How did this myth gain a foothold? Through the British tabloid media. The filmmakers interview Nick Pisa, the freelance Fleet Street journalist who became notorious for publishing Knox’s prison diary, and he talks, with a brutal flippancy that’s shocking in context, about the methodology of he and his fellow reporters. They were all trying to whip each other with scoops, the more outlandish the better, and because Knox was alluring and promiscuous, the whole notion that she was also a sick temptress guilty of murder became great copy.
A journalist like Pisa “reported” the story with leering insinuation and, at times, by making up the facts. “Meredith Killed in Sex Orgy” was an early headline, not because there was evidence for it, but because it sounded good. Knox became known in the tabloids as “Foxy Knoxy,” with can’t-miss stories like “Dead Girl Feared Knoxy’s Sex Toy.” For a while, it was reported that she was HIV-positive (not so). Then an image popped up on the Internet of Amanda, when she was a teenager, clowning around and pretending to fire a machine gun — clear evidence, of course, that she was a deranged killer. The tabs beamed that image around the world. There’s a word to describe the stories that were printed about Amanda Knox — and no, the word isn’t “sensational” or “exploitative” (though those would apply). The word is unreal.
And that’s the key to what makes “Amanda Knox” such a resonant documentary, with a reach far beyond this case. The film captures how the unreality of tabloid journalism has slid through digital portals into the mainstream, becoming part of the toxic air of misinformation that we all now breathe. The movie includes clips of Diane Sawyer hurling questions about the Knox case in a puritanical, hanging-judge tone, but seen now, it’s more clear than it was then — when the facts were all so murky — that Sawyer is just mimicking the scoldingly salacious tone of the tabloids. In doing so, she (and others) legitimized the cynical deceptions of a sliming hack like Nick Pisa.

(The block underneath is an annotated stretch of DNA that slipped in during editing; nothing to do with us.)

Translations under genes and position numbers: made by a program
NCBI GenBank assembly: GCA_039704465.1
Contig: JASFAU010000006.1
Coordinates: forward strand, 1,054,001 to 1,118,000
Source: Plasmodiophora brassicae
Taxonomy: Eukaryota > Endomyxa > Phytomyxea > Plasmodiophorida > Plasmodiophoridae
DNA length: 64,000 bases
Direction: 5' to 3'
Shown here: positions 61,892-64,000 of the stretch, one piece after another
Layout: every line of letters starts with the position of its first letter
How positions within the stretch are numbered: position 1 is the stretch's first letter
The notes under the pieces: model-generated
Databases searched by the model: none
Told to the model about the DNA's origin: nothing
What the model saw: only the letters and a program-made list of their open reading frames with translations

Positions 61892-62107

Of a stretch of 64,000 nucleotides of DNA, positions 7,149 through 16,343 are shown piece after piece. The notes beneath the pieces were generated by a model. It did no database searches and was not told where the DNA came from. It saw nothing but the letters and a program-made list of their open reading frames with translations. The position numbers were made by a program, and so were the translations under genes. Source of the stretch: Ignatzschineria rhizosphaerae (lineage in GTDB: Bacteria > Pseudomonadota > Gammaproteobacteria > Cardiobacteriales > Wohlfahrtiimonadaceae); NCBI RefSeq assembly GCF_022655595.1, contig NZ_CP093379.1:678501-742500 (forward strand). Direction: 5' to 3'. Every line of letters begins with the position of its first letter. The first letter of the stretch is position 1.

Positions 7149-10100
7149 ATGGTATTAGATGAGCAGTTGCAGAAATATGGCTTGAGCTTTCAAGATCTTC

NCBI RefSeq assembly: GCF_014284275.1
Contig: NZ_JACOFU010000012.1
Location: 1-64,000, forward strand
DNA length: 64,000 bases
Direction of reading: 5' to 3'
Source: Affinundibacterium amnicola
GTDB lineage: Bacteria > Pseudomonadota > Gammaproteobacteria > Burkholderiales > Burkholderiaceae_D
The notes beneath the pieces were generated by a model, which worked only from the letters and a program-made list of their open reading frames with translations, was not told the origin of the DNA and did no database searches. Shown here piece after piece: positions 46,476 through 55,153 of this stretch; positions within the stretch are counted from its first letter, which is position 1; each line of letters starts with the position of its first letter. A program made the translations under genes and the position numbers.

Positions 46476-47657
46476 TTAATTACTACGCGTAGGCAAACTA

“Amanda Knox” presents interviews with nearly all of the principal parties, including Amanda, who at 29 is a gravely poised and compelling spokeswoman for herself. She’s very sanguine and articulate in her understanding of how the image of who she was could ever have become so distorted. In the interviews with Nick Pisa and the lead prosecutor in the case, Guiliano Mignini, it’s clear that both men opened up because they thought they were being recorded sympathetically (actually, the sharkish Pisa just comes off as addicted to being on camera), but what the filmmakers do is let these two hang themselves with their own words. Mignini is a real piece of work. He compares himself to Sherlock Holmes, but what that comes down to is that he built his entire “case” on hunches. “Immediately, I could tell it was a staged break-in,” he says. Really? How? And he’s so openly accusatory of Amanda for what he regards as her lack of sexual morals that the case becomes an unhinged Italian Catholic psychodrama, with Amanda as the girl who must be guilty because she’s guilty of “sin.”
Was there ever physical evidence? There were wisps of DNA, which independent forensic investigators, near the end of the four years that Knox spent in prison, determined to be probably random and entirely inconclusive. But there was hard DNA evidence — and circumstantial evidence, too — that incriminated Rudy Guede, the local convicted burglar who, along with Knox and Sollecito, was found guilty of killing Meredith Kercher. (All indications are that he committed the crime alone.) The direct evidence used to convict Knox and her boyfriend wasn’t just flimsy — it was all but nonexistent. Yet “Amanda Knox” presents a definitive dissection of how they were really convicted by a festering court of global tabloid-media mythology. Amanda Knox may have been railroaded, but it’s reality that was damned.